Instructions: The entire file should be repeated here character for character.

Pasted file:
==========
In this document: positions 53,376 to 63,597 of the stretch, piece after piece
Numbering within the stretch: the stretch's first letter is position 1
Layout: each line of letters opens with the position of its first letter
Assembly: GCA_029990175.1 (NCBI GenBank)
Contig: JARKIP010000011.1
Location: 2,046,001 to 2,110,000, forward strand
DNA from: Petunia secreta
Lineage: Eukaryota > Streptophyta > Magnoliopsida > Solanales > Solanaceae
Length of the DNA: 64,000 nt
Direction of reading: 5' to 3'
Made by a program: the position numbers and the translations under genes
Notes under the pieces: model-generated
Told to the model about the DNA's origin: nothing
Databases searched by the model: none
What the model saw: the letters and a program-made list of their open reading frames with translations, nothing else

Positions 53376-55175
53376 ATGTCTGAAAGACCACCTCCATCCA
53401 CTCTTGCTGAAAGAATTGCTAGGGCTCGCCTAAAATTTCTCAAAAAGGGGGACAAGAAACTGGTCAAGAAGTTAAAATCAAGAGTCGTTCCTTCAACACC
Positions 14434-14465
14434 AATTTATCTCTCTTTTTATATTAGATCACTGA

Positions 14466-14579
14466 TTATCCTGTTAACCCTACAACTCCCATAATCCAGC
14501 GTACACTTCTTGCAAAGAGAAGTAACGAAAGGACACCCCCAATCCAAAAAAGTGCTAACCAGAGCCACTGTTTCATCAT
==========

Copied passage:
In this document: positions 53,376 to 63,597 of the stretch, piece after piece
Numbering within the stretch: the stretch's first letter is position 1
Layout: each line of letters opens with the position of its first letter
Assembly: GCA_029990175.1 (NCBI GenBank)
Contig: JARKIP010000011.1
Location: 2,046,001 to 2,110,000, forward strand
DNA from: Petunia secreta
Lineage: Eukaryota > Streptophyta > Magnoliopsida > Solanales > Solanaceae
Length of the DNA: 64,000 nt
Direction of reading: 5' to 3'
Made by a program: the position numbers and the translations under genes
Notes under the pieces: model-generated
Told to the model about the DNA's origin: nothing
Databases searched by the model: none
What the model saw: the letters and a program-made list of their open reading frames with translations, nothing else

Positions 53376-55175
53376 ATGTCTGAAAGACCACCTCCATCCA
53401 CTCTTGCTGAAAGAATTGCTAGGGCTCGCCTAAAATTTCTCAAAAAGGGGGACAAGAAACTGGTCAAGAAGTTAAAATCAAGAGTCGTTCCTTCAACACC
Positions 14434-14465
14434 AATTTATCTCTCTTTTTATATTAGATCACTGA

Positions 14466-14579
14466 TTATCCTGTTAACCCTACAACTCCCATAATCCAGC
14501 GTACACTTCTTGCAAAGAGAAGTAACGAAAGGACACCCCCAATCCAAAAAAGTGCTAACCAGAGCCACTGTTTCATCAT